NAB 2001 - The State of Digital Video

Video Editing Solutions


Perhaps the biggest "winner" at NABwas Apple, who without a doubt brought a certain buzz and excitement to an otherwise subdued event. Intel had tried to get some PR mileage out of making announcements about the Pentium 4 tied in with NAB, but frankly, it turned out to be hype that didn't translate into show floor buzz.

Apple's big announcement at NAB was their latest release of Final Cut Pro partnered with the latest real-time DV hardware from Pinnacle, Canopus and Matrox. Apple seems to have a killer combination. Real-time DV editing at prices starting under $5,000. An impressive showing, and by the swarms of folks mobbing the Apple booth it was evident that many people felt the same.

Aside from an impressive line up of hardware vendor support, Apple was also showing Final Cut Pro networked with storage area network (SAN) capabilities, thanks to their partnership with Transoft, Hewlett Packard's storage provider subsidiary.

According to Apple, there have been over 150 million downloads of QuickTime 4. In its first week of being available, Apple claimed QuickTime 5 had been downloaded 1.5 million times, a good indication it is being well received. QuickTime 5 was released for handling video, sound, animation, graphics, text, music, and immersive scenes. The latest version of QuickTime also supports MPEG-1 content, Flash 4, advanced digital video codecs, and DLS and SoundFonts for audio.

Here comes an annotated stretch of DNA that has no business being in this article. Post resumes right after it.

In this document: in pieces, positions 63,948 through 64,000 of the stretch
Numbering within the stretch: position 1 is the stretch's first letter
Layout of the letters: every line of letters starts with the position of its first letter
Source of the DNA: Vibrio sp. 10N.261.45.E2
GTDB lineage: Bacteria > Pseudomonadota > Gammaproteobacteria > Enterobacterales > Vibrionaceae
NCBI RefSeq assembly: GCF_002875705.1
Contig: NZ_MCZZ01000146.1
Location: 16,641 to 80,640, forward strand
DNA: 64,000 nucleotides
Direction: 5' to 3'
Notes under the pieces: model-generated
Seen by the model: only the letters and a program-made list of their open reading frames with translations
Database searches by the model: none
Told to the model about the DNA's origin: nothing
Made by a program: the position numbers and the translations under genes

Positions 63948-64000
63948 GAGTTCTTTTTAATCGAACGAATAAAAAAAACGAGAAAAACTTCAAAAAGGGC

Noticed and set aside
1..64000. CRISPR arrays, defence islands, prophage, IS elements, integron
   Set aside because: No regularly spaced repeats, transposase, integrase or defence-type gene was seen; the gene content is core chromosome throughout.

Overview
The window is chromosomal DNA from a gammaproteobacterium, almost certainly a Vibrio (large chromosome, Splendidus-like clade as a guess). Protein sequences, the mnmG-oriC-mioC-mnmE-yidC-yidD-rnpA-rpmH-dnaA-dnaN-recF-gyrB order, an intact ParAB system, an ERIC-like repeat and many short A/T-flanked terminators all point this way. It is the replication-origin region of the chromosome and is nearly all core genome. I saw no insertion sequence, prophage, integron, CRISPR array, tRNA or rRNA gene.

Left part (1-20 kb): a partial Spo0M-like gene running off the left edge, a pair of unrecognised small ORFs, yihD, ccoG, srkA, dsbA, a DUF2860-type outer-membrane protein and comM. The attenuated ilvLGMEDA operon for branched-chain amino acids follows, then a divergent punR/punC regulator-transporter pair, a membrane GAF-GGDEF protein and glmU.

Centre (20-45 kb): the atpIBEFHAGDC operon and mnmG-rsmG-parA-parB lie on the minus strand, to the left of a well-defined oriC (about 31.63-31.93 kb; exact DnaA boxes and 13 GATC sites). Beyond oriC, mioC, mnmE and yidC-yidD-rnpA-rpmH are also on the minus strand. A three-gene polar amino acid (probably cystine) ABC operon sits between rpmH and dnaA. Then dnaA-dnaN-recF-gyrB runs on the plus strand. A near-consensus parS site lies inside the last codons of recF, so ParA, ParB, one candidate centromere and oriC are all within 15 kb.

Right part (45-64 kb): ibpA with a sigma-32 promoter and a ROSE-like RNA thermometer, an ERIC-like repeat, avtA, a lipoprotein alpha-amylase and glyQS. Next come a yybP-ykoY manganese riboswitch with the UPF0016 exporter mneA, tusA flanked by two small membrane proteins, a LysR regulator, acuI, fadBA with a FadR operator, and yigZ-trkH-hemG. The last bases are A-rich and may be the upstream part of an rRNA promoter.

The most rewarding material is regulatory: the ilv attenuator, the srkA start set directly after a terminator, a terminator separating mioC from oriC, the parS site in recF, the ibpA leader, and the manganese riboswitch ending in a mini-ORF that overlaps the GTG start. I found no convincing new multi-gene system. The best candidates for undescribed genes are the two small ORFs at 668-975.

Apple has already amassed a very comprehensive line up of digital camera manufacturers that are integrating QuickTime technology into their products. More than 75 camera models playback content using QuickTime, of which 25 also capture short video clips in the QuickTime format. The company is going gangbusters with Final Cut Pro now that they have the hardware to back it up. Apple still manages to have a hold on its core audience in the media industry.